- Reopens the prescription drug donut hole, increasing seniors’ drug costs by up to $44 billion through 2020, including $2.2 billion in 2012 alone, according to HHS.
- Increases seniors’ out-of-pocket costs for preventative care and annual checkups by over $110 million in 2012 alone, according to HHS.
- 54-year-olds would have to save more money just to cover health care costs – an analysis of last year’s budget showed they would have to save an additional $182,000, according to the Center for Economic and Policy Research.
Cutting taxes for the wealthiest Americans at the expense of working families:
- Provides millionaires an average tax cut of $150,000.
- Reduces revenue by $4.6 trillion on top of the $5.4 trillion cost of permanently extending all of the Bush tax cuts and other expiring provisions, according to the Tax Policy Center.
- May force working families to pay higher effective tax rates to cover some of the cost of this $4.6 trillion tax cut for the wealthy by eliminating deductions.
Turning Medicaid into a block grant that jeopardizes access to affordable health and nursing home care for seniors and the disabled:
- Cuts a total of $1.7 trillion from Medicaid over the next decade, and according to CBO, is on track to cut the program by 75% by 2050. According to the Urban Institute, block granting the Medicaid program could result in between 14 million and 27 million people losing coverage. An additional 17 million people, who gained Medicaid and CHIP coverage through health care reform according to the CBO, would also lose that coverage as a result of repealing the Affordable Care Act.
Making it harder for Americans to receive Social Security benefits:
- Increases backlogs that delay people from getting benefits that they are due and could leave up to 90,000 people with disabilities waiting for a decision in 2013 and leave 300,000 more people with disabilities waiting for a decision each year over the next decade.
Weakening our ability to out-educate competitors and build a competitive workforce:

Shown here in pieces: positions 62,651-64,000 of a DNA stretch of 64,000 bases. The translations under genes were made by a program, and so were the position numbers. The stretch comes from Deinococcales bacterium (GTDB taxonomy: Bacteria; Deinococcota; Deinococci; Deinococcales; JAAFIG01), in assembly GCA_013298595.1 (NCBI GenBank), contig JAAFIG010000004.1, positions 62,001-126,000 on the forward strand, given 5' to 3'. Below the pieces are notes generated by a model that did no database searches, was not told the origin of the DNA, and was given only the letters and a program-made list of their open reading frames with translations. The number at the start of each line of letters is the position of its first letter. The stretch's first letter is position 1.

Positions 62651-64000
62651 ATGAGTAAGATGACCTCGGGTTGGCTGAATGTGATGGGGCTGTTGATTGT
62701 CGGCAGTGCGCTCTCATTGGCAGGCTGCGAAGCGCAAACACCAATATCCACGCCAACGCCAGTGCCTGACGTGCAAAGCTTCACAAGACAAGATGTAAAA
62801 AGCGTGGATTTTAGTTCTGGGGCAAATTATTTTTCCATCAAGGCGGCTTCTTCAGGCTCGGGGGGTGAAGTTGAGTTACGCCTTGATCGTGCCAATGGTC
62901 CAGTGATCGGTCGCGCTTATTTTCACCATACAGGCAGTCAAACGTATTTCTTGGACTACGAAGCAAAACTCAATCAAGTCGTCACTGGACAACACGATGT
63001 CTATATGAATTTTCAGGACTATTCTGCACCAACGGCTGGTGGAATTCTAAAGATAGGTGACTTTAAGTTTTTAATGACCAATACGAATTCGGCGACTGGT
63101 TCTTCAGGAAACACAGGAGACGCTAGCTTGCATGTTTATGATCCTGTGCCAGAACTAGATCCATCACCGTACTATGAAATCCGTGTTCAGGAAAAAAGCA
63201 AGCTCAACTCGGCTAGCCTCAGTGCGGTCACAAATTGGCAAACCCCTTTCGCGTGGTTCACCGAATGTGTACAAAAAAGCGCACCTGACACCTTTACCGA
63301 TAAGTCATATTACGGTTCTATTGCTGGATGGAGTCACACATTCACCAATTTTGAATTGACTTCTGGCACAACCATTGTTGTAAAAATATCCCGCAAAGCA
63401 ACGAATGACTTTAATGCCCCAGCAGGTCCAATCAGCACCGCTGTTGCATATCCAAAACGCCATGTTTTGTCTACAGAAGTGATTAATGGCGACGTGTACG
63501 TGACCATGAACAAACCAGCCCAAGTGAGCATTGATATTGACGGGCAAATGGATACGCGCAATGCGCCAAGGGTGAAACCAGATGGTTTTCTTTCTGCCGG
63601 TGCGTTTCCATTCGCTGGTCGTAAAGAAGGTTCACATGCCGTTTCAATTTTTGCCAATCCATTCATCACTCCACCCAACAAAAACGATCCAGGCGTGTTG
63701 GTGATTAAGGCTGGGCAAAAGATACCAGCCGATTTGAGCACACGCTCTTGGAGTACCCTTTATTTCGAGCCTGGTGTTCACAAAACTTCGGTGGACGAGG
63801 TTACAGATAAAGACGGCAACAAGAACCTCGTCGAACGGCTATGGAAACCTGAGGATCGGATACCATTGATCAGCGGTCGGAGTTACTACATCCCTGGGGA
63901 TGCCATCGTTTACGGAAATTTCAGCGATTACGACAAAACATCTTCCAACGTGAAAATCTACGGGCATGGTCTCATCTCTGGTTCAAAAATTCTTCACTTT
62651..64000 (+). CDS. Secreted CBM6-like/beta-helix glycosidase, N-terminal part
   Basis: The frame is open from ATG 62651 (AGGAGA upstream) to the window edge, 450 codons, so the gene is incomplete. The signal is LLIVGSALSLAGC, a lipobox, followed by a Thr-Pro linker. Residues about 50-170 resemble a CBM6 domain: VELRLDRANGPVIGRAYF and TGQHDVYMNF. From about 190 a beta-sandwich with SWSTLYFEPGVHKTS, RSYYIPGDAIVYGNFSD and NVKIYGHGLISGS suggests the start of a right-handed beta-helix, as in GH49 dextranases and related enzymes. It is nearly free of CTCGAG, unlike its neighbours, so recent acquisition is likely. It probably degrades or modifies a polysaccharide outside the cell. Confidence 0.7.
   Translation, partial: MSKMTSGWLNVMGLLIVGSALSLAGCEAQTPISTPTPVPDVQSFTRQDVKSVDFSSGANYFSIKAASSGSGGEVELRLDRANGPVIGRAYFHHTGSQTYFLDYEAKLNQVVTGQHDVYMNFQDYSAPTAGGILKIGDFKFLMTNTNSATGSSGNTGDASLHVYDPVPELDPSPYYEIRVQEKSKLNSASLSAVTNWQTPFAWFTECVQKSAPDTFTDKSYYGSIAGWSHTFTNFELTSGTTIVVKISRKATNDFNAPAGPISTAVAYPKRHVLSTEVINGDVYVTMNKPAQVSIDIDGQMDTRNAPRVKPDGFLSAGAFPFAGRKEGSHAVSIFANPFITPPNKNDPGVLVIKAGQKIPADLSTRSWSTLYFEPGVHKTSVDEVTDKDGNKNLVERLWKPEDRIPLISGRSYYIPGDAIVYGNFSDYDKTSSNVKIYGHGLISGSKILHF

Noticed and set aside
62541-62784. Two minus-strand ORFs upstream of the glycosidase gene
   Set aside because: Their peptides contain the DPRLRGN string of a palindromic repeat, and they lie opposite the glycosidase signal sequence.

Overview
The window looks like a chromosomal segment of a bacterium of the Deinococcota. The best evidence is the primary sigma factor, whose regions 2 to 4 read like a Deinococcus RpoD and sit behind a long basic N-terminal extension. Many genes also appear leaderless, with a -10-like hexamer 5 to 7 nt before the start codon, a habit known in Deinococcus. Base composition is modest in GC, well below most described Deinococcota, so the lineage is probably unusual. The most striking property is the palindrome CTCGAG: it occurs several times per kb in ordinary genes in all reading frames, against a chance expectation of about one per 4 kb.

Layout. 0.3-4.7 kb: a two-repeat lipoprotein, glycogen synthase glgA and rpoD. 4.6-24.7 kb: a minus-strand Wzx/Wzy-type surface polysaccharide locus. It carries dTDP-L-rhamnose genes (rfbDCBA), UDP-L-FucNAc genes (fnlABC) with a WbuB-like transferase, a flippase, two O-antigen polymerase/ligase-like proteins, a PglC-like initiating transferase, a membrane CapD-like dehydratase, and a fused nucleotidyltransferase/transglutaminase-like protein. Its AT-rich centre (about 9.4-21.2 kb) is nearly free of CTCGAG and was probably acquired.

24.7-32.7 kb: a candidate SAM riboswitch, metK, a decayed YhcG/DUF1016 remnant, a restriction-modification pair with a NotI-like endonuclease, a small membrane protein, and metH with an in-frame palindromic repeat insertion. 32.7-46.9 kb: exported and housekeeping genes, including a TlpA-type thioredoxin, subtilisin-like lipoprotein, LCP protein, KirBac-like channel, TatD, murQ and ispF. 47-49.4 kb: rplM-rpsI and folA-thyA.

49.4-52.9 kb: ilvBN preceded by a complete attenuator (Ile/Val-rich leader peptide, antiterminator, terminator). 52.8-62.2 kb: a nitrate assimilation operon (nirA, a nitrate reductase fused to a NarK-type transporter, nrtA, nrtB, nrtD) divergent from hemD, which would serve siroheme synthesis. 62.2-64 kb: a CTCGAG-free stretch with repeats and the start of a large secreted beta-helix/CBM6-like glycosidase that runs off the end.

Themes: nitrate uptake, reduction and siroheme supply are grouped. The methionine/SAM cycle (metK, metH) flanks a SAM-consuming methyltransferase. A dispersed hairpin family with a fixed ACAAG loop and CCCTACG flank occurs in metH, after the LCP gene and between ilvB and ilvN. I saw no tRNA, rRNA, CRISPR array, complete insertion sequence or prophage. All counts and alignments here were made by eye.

- Reduces Pell Grants by more than $1,000 for 9.6 million students in 2014 and could eliminate Pell Grants for over one million students over the next decade.
- Kicks 60,000 low-income children out of the Head Start program in 2013 and 200,000 low-income children out of the program each year over the next decade.
- Cuts Title I funding, which could result in nearly 11,000 teachers and aides losing their jobs in 2013 and nearly 38,000 teachers and aides losing their jobs each year over the next decade.
- Cuts funding for Individuals with Disabilities Education Act, which could result in 7,800 special education teachers, aides, and other staff serving children with disabilities losing their jobs in 2013, and 27,000 teachers, aides, and staff losing their jobs each year over the next decade.
- Reduces work-study funding, meaning almost 37,000 students could lose access to college work-study opportunities in 2013, and more than 166,000 students could be affected each year over the next decade.
Slashing assistance to low-income families:
- Cuts the WIC program (Special Supplemental Nutrition Assistance Program for Women, Infants, and Children), kicking 700,000 pregnant or postpartum women, infants, and children off the WIC program and leaving another 100,000 without access to critical foods necessary for healthy child development in 2013. Each year over the next decade, the cuts would kick 1.8 million women, infants, and children off the WIC program and leave another 100,000 without access to critical foods.
- Converts SNAP into a block grant beginning in 2016, which could jeopardize access to food assistance for millions of Americans.
- Cuts HUD’s rental assistance programs, resulting in over 116,000 fewer low-income families housed through the Housing Choice Voucher program in 2013 and 400,000 fewer low-income families housed through the program each year over the next decade.
- Risks permanent loss of affordable units that serve 1.1 million Americans.